Monday, January 21, 2008

Q&A time! More Sticky Tile Advice

We are still on Hiatus, but I got a question today that I think is worthy of a small update. A lady named Marie posted a comment on this post asking for help with her self-adhesive tile installation:

i had tile put down this summer 12x12 good tile he pull up all the old tile & cleaned the floor put down some wood then the self stick tile now every time i walk on it ,it sounds sticky.What can i do about it. THANK U MARIE

Marie, I'd have emailed you but you didn't leave an email address :)

It sounds as though your installer did not level the floor properly. Applying a new substrate is only part of the job - the substrate must be levelled and smoothed with a filling compound and allowed to cure, then sometimes re-levelled, before tiles are applied. This is even more important with larger or self-adhesive tiles, as they require a perfectly level surface to adhere properly.

The right application tools are very important. Having some way to press the tiles down, such as a roller, is crucial to bonding the tiles in place. If this is not done immediatley after the tiles are applied (usually after the entire floor has been laid), the tiles can release from the floor due to temperature fluctuations, and make a sticky noise when the floor is walked on. It is equally important not to walk on the new floor for the time recommended on the tile package, as walking on it may cause the adhesive to slip while it is curing.

Also, the quality of the self-adhesive tiles can significantly affect their sticking power - I've used expensive tiles and cheap ones, and universally had cheap tiles slip, peel and creep, even when thoroughly pressed down with a weighted roller. I've had best luck with the Armstrong brand of self-adhesive tiles, though the quality of tiles they produce is also affected by the price range and intended use. Some cheaper tiles will peel right up on a hot day, for example.

A slightly uneven surface is one of the reasons we chose small, ceramic tiles for our bathroom. The cost would have been approximately the same for inexpensive tiles (our ceramic tile was about 1.80 a square foot) + grout + substrate + leveling and filling compound vs quality self-adhesive tiles (generally about 3.00 or more a square foot) + substrate + leveling and filling compound.

On the positive side, it tends to be fairly inexpensive to pull up and replace self-adhesive tiles in order to correct insufficient floor leveling. Good luck!


  1. I've found that sticky tiles offer a short-term fix, but tend to "go bad" in about 3-4 years. I'm sure that "quality" sticky tiles last a bit longer, but as you said, you start getting up into the price of ceramic. If someone has the choice, clearly ceramic gives you the resale value. Sticky-tiles are something many homeowners are already considering replacing when they're looking to buy a house.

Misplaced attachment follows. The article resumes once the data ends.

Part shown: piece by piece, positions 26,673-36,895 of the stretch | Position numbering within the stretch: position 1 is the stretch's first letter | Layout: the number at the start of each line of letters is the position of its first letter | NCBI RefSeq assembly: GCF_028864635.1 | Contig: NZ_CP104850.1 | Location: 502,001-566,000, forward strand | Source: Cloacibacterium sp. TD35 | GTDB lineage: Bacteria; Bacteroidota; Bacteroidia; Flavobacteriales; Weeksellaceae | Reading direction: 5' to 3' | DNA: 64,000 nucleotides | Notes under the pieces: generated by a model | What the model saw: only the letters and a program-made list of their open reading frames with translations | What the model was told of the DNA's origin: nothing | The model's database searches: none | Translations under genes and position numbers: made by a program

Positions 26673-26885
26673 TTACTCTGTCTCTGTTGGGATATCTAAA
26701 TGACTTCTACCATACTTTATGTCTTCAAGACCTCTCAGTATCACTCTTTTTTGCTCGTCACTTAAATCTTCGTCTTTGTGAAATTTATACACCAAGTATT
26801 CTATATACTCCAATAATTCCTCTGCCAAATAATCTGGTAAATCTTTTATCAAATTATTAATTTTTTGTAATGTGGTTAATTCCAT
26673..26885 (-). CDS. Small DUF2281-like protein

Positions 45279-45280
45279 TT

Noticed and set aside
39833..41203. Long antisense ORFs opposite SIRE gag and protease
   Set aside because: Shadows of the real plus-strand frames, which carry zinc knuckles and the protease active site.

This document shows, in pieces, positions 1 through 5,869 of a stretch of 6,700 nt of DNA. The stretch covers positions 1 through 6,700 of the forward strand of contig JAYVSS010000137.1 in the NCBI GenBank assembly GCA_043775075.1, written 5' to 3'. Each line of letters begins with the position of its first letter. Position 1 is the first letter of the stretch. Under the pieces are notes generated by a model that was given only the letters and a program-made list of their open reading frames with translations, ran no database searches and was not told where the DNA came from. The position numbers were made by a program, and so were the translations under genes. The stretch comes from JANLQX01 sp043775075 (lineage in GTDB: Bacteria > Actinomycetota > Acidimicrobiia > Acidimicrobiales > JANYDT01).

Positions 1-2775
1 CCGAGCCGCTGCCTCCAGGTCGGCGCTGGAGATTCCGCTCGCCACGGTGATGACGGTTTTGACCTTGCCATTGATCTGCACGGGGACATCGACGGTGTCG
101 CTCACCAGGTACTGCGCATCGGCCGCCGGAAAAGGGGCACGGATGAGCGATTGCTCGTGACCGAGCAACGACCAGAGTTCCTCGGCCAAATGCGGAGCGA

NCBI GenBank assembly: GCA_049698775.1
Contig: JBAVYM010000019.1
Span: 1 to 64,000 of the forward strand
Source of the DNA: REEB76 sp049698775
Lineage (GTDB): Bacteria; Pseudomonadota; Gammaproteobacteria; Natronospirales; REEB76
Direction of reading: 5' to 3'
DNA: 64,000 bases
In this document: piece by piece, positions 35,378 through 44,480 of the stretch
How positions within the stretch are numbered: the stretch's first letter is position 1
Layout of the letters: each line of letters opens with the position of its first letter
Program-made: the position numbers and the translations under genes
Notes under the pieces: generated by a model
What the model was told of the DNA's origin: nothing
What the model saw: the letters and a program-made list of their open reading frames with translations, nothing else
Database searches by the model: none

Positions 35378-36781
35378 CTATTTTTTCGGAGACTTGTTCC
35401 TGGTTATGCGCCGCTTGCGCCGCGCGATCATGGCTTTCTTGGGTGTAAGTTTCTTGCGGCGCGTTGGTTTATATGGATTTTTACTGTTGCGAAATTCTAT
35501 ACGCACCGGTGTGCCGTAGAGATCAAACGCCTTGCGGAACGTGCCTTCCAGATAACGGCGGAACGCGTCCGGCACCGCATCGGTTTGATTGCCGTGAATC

Nice blog, BTW.

    One Project Closer - Updates Daily!

  2. If the PO's of my house had never heard of sticky tiles I would be a MUCH happpier person! I HATE them. HATE them. They are the cheap ones, of course... $.40 a sf, when I had to go buy 10 more to replace a few months ago. My dogs and toes find all the edges and pull them up. Plus, they look so CHEAP!

  3. Yes, I am all about sticky tiles as a temporary solution - but they will ALL be gone before I ever conider selling (or even renting) my house.

    I only resorted to them to cover some ugliness for a small amount of money until the greater project could be undertaken (in my case, and at my mom's house, a kitchen - as well as a bath at mom's, which is slated for removal when the porch restoration begins).

    FWIW, one of the reasons they are attractive as a sort of "makeup" over ugly things is their ease of removal. I know I can just scrape them off when I demo out the old lino in our kitchen (in the case of the 'backsplash', it's on top of godawful masonite "tileboard" and removal will be a snap), so the eventual demo is less intimidating.

  4. great ideas! thanks for the advice on the tile tips!

  5. One way to fix the problem is pull the tiles that have become un-stuck and lightly spray them with some 3m spray glue and also spray the floor where they go and then put them back down / press. Even if the floor is uneven this will work.


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